Jhpiego mobilizer Lindokuhle Hlongwane and his team pull their Kombi van to a stop on the road just outside a client’s home in Rockdale, a village in uThukela District in KwaZulu-Natal province, South Africa, to drop off medication. Being careful to maintain a social distance, Lindokuhle gives his client, who is living with HIV, her refill of antiretrovirals (ARVs), reminds her how to protect herself and her family against COVID-19 and hops back in the Kombi to go meet his next client.
As South Africa prepared to enter a nationwide lockdown in late March, Jhpiego’s team in South Africa recognized the urgency of supporting the government in its response to the outbreak. In coordination with the U.S. Centers for Disease Control and Prevention (CDC) and the South African Minister of Health, the team quickly converted their voluntary medical male circumcision (VMMC) sites into COVID-19 screening sites, tasked clinical staff and community mobilizers with home deliveries of essential HIV medicine and helped guide efforts to prevent, screen and treat citizens in the districts of KwaZulu Natal and city of Cape Town where Jhpiego works.
Raising awareness about COVID-19 began with mobilizers like Lindokuhle. Instead of traveling to communities to talk to South Africans about preventing HIV through VMMC, he and others now explain the signs and symptoms of COVID-19, screen households for referral to testing and deliver ARVs to people living with HIV. And, they provide a much-needed connection to the outside world, talking with families about the challenges of isolation and social distancing.
The delivery of ARVs allows people living with HIV to avoid visiting health facilities, where there is greater risk of infection with COVID-19. One of the 83 clients currently benefiting from the Jhpiego team’s services shared how difficult it would be to receive his medication had it not been for the home deliveries, which offer care and hope in these uncertain times. “It is very scary,” he said. “Everyone here is at risk of getting infected, especial[ly] myself, because I am HIV-positive.”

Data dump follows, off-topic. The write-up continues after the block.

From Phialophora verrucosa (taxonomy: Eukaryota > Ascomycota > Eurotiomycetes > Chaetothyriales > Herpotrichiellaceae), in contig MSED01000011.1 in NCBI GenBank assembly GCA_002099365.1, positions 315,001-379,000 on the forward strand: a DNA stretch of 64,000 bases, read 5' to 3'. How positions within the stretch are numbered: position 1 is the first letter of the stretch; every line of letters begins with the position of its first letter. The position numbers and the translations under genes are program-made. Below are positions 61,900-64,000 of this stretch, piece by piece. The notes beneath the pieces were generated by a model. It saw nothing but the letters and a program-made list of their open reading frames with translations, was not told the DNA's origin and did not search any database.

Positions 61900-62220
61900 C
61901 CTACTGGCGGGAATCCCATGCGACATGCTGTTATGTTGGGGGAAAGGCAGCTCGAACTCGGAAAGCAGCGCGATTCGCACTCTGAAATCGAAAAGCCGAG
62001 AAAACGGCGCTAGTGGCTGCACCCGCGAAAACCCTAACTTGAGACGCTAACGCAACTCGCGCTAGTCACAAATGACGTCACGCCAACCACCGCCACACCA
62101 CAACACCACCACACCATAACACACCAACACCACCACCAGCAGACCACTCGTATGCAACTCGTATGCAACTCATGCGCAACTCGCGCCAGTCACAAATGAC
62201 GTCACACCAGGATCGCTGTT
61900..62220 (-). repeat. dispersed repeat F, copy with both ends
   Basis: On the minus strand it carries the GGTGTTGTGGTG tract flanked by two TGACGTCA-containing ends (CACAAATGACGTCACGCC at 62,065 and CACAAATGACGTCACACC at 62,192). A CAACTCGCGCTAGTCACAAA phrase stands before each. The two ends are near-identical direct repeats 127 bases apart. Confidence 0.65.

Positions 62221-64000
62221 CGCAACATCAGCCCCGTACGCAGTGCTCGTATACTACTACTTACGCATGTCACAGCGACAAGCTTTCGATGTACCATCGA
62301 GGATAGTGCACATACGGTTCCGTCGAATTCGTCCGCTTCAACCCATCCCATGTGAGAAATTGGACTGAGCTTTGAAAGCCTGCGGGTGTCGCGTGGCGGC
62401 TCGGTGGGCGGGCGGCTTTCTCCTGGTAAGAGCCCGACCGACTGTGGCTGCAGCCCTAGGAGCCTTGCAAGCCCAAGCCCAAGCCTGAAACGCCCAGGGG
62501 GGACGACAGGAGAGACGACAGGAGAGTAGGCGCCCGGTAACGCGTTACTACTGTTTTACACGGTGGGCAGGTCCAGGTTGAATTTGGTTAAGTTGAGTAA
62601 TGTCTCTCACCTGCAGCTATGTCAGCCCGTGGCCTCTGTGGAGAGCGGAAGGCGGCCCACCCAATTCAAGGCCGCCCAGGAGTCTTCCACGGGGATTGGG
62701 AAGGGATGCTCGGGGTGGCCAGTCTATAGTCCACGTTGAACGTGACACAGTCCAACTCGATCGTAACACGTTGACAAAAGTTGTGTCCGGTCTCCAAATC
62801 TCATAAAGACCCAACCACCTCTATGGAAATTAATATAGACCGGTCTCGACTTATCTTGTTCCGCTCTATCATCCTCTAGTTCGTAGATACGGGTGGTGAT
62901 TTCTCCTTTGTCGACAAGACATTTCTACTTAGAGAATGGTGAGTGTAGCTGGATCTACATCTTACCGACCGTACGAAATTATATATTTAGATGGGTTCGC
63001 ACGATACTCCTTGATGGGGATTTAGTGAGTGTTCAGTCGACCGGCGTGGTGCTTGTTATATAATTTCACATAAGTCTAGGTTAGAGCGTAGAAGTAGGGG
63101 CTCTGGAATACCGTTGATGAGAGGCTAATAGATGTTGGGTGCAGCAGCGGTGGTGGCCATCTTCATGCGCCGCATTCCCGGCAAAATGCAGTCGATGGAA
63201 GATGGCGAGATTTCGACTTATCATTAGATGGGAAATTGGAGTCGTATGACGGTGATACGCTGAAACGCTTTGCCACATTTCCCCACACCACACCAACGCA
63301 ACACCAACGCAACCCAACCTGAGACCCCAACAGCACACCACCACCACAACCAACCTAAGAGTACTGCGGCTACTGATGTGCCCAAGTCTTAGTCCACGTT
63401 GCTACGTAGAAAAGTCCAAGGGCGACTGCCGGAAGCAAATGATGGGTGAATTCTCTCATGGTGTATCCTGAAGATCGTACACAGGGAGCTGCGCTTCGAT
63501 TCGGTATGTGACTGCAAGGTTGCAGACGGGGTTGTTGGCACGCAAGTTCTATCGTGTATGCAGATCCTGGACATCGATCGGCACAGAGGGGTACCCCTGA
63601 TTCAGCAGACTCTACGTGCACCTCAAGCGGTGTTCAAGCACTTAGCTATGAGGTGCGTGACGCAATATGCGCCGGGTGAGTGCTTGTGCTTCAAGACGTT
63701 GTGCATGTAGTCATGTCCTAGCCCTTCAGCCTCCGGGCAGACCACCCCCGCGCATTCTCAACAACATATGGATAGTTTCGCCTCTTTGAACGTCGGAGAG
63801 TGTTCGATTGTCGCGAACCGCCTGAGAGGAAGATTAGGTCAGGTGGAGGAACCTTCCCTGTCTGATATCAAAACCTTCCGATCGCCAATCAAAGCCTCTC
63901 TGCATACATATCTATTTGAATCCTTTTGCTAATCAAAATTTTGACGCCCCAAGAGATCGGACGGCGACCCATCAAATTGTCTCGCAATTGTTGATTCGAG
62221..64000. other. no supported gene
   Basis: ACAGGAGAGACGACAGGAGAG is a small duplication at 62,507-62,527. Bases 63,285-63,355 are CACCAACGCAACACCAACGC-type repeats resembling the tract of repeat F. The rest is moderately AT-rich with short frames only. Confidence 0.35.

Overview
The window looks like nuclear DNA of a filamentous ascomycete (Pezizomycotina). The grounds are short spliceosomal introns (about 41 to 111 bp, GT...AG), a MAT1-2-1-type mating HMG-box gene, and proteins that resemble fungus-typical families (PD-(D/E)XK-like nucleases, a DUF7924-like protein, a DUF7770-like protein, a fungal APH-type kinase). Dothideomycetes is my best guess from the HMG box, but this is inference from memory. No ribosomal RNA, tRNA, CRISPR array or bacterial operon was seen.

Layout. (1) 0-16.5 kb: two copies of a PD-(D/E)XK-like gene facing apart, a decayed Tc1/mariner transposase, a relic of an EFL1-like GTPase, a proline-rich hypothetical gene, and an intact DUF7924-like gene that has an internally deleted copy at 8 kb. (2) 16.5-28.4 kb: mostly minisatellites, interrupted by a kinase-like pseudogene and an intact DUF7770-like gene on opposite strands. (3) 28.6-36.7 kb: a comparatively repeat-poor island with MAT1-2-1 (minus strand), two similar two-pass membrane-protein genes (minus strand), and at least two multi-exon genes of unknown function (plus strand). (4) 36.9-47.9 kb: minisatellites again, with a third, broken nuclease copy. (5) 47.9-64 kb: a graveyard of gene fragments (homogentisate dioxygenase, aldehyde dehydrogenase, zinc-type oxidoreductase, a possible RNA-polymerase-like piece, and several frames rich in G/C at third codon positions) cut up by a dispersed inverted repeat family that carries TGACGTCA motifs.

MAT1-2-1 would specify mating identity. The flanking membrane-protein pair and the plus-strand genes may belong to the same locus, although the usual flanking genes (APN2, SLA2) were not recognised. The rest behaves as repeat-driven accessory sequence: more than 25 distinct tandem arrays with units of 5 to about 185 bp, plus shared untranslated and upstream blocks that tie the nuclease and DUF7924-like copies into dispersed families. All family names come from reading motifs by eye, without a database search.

Jhpiego’s South Africa Country Director, Mehebub Mahomed, notes that mobilizers initially expressed fear and reservations given the many unknowns of the novel coronavirus. “But,” he adds, “as they came to understand, they embraced it and are now leading teams.”
Before embarking on the new task, Jhpiego mobilizers received training on COVID-19, including how it spreads and how they can protect themselves and others. They also learned how to demonstrate handwashing, sanitizing, social distancing and using masks. Mobilizers are equipped with personal protective equipment (PPE) and screened for COVID-19 daily when they report for duty.
In addition to community mobilizers, Jhpiego clinicians who were providing CDC-funded VMMC services before the lockdown are now testing clients for COVID-19. They work out of mobile outreach vans, traveling to communities, including virus hotspots.
Dr. Thandi Ncube, who leads one of the mobile teams, describes the quick pivot: “One day I was performing VMMC and the next I was in the forefront of the COVID-19 response team. I had to change my mindset.”
Dr. Ncube reports that her team is seeing far more clients than previously, with less time to spend with each. Echoing health care workers around the globe, she is concerned about the availability of PPE and testing supplies. She also worries about the well-being of her staff, so takes time to listen to their fears and make sure they’re using their PPE correctly.
“If everyone does their part,” she says, “then we can conquer COVID-19.”
Together with the South Africa Department of Health, Jhpiego’s clinical teams are doing their part, having screened more than 22,513 individuals and performed 4,278 tests.
As South Africa reopens (the lockdown began to loosen earlier in May), Lindokuhle remains committed to ensuring that vulnerable clients can stay safe and healthy. Likewise, Dr. Ncube will continue to screen patients for COVID-19 , ensuring that those who test positive have the information, care and resources they need.
Zolani Barnes is a Manager of Partnerships and the Western Cape Programme, Jhpiego South Africa.
Wandile Sibisi is Demand Generation Coordinator, Jhpiego South Africa.
Lungisani Mazibuko is Demand Generation Officer, uThukela District, Jhpiego South Africa.